After I finished my study, I decided to go back to Indonesia and do a full time job as a freelance programmer specializing in programming for interactive installation. And things were running pretty well. I managed to create several installations for corporate clients, which highlight includes ones for Nike, as well as programming for artists who need such resource, example: 1930. Having work as a freelancer also helped me to do some more programming outside of work and establish my own personal lab so I can conduct fun experiments which I may use in future projects.
What’s happening now, is something different. Something that I believe, me in the past won’t believe. I’m actually getting better at programming. I can now tackle projects using best practice approach that software engineers do on their daily job. For example, Baby Pedrito, the visual for baby app that I made couple of months ago. In this web app, I utilize MVC software model using Backbone JS. Something that previously scared me, but looks friendlier for me now. Of course, this is a result of years of programming, starting out humbly and getting a good understanding of what programming is, regardless of what I’m programming. That results in a new knowledge and skill that I can apply in programming language other than Java or C++. Programming now works for my brain.
Now, for me, there are 2 reasons why programming for art purpose actually makes sense for me. The first one is for me personally, coding becomes a medium of expression. A friend of mine made an immortal quote “If other people paints with canvas, brush and oil paint, Didit paints with code”. Which can’t be further from the truth. These days, I approach coding just like as if I draw sketches in a piece of paper, sometimes it becomes something bigger, sometimes that’s just that, sketches. I also view this activity as a representation of how the user can use software as a medium of expression, just like me, the author do that while creating the piece. And it feels liberating, just like I’m jamming with my guitar. I feel very fulfilled, because my need to create has been accomplished by doing programming.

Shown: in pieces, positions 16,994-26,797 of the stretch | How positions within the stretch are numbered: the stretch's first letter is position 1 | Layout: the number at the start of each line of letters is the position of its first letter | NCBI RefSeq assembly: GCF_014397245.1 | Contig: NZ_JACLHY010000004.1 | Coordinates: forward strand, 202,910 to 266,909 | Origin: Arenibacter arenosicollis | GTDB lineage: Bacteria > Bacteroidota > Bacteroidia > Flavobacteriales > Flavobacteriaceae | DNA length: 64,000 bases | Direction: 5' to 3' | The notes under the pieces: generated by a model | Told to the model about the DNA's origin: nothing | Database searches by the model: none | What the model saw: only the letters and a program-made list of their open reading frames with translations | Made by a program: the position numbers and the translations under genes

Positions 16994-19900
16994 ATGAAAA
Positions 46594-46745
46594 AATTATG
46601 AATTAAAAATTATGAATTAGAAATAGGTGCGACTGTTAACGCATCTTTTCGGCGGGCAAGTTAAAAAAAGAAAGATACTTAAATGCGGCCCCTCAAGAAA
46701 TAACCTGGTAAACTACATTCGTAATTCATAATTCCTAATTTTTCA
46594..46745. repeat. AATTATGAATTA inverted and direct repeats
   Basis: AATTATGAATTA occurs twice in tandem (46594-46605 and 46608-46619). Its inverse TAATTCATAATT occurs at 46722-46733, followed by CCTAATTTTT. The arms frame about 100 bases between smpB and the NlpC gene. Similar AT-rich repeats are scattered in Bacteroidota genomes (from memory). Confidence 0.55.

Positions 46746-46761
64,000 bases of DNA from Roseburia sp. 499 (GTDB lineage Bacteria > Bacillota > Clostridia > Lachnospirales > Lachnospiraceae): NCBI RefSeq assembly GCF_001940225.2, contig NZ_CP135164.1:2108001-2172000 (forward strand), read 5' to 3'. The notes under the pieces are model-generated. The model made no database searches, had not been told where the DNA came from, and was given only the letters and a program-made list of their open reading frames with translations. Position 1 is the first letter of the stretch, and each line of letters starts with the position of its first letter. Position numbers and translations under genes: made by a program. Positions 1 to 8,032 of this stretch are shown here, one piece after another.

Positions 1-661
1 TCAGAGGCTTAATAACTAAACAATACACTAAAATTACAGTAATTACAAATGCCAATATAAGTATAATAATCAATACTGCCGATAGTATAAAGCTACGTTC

Second, I feel that art puts programming, or even more general, technology, in a context. This is where the use of technology makes sense, no matter how complex or simple the technology is. As an example, I recently created a Twitter account named “Demi Metallica” where people can sell their possessions in order to raise money to buy ticket for Metallica concert in Jakarta. It managed to rack up over 2000 followers in the space of 1,5 months including exposure from local media, which was fully unplanned and of course unexpected. I point that success as a result of utilizing technology in a powerful story, a context of how the Twitter account was used.
And what does it bring to humanity? For me, the barrier to do computer programming gets lower and lower every day. Now, designer or artist can easily learn to code with the abundance of the available resource. This will make communication between them and the engineer/programmer gets easier, because now they have common language to talk with. This collaboration will only bring benefits to humanity, because future products will have not only functions, but also emotional fulfillment for its user. The last one will have the product feels more enjoyable to use for its users. Better user experience. That’s thanks to art and technology collaboration.